Quarai Mission Ruins

Round Trip Distance: 0.5 miles
Difficulty: Easy
Elevation: 6609 - 6640 feet
Cellphone: 0 bars
Time: 45 mins.
Trailhead: Quarai Visitor Center
Fee: none
Attractions: Mission and pueblo ruins

The Quarai (pronounced: KWA-rye.) Mission Ruins are located in Punta de Agua (translation: point of water or water point), New Mexico and are one of the three Spanish Mission/Indian Pueblo sites that are part of the Salinas Pueblo Missions National Monument. The oldest part of the pueblo dates to the 1300s but appears to have been abandoned for several hundred years until just before the Spaniards arrival in 1626 by which time the pueblo had grown to a considerable size of 400 to 600 people. The pueblo was abandoned once again in the 1670s due to drought and famine and never reoccupied.

The easiest way to find the best route from wherever you are to the Quarai Ruins is to enter Quarai Mission Ruins into your driving app and then compare it to the map we have provided to see if it suits you. Quarai is 85 miles from Albuquerque via I-25 and 63 miles via I-40.

Currently the ruins are only open from 9am-5pm regardless of what the sign or the internet might say so plan accordingly. Also at present they aren't charging an entrance fee.

A nice wide accessible trail leads from the Visitor Center to the ruins. The trail that branches off on the right leads to a shaded picnic area and the Spanish Corrals. It also serves as the return route if you choose to complete the full half mile loop.

Most of the pueblo consists of rubble piles that are covered with dirt.

A kiosk along the trail has an artist interpretation of how the pueblo would have appeared at the height of its inhabitation.

The trail brochure states: "Before you stands the church of Nuestra Señora de La Purísima Concepcion de Cuarac, an enduring symbol of the early Spanish presence in this valley....The red sandstone walls, once protected by adobe plaster, are forty feet high on foundations seven feet deep and six feet wide. The interior length of the church is one hundred feet. The nave is twenty-seven feet wide, and the transept fifty feet." (Quarai Trail Guide: Written by Sue Schofield, Murty Sullivan, and Norma Pineda-Plog.)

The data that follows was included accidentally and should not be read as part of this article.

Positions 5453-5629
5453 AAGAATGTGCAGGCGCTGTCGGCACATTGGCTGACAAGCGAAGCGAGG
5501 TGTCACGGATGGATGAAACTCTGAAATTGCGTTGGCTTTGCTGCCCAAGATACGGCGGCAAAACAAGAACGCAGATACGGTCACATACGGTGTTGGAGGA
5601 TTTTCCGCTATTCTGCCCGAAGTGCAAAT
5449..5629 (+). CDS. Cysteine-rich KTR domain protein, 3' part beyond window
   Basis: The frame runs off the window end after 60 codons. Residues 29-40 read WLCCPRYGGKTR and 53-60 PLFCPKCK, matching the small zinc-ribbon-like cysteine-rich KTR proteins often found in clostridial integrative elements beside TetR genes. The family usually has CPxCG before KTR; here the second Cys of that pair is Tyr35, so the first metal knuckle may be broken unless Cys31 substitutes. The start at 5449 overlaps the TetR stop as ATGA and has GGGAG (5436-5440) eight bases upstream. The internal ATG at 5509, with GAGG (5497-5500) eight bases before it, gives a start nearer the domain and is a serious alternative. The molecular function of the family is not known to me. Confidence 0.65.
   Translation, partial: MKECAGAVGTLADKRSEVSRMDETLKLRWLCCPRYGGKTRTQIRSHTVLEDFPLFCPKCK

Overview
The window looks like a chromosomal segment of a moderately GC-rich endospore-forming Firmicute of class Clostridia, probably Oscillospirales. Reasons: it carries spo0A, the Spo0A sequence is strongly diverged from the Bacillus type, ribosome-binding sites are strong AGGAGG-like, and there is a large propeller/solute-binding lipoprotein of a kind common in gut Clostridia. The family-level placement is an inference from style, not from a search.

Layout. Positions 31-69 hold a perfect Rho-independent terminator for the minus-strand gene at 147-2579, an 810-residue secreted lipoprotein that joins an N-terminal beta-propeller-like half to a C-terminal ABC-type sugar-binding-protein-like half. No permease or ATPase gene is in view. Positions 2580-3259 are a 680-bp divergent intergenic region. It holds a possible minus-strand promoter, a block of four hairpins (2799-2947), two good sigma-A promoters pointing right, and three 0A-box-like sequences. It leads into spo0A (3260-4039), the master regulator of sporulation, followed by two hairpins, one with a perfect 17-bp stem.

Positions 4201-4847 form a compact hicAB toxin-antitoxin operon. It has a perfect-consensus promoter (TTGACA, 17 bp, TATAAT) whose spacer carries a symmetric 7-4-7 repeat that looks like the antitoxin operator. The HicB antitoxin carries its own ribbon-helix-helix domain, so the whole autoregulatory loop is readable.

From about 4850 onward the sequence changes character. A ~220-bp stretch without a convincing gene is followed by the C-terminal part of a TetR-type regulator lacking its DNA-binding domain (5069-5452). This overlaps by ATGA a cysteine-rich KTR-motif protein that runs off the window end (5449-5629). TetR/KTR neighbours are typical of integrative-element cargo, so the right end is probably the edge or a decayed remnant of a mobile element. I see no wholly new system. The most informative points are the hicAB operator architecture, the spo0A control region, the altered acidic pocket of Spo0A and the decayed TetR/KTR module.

The thickness of the walls is apparent from within the church. Now empty, the slots at the top of the walls once held the beams that supported the roof.

A maze of rooms can be explored outside the towering walls of the church. Here among the many compartments you will find a square kiva and rooms that would have been the priests and mission workers quarters, kitchen and storerooms.

As the paved trail continues past the church is passes by the South Convento and a circular ring of stones that at first appears to be a kiva but as explained by a nearby kiosk is actually what is left of a watchtower, or torreón, that was built by Hispanic settlers in the early 1800's as part of their fortifications that protected their settlement from Apache attacks.

One of the best reasons to continue on around the loop is the view that it offers of the mission.

An interesting aspect of the Quarai Mission Runs is how its written history, left by the Spaniards, fades into that which has been passed down through time by the Tiwa speaking descendants of the Quarai Pueblo that dispersed and relocated to other pueblos in the area where they live to this  day. While in the area you may also want to include a visit to the Abo and Gran Quivira Mission Ruins that are also part of the Salinas Pueblo Missions National Monument. As far as the Quarai Mission Ruins go, if you would like to see it for yourself then all you have to do is 'Take a hike'.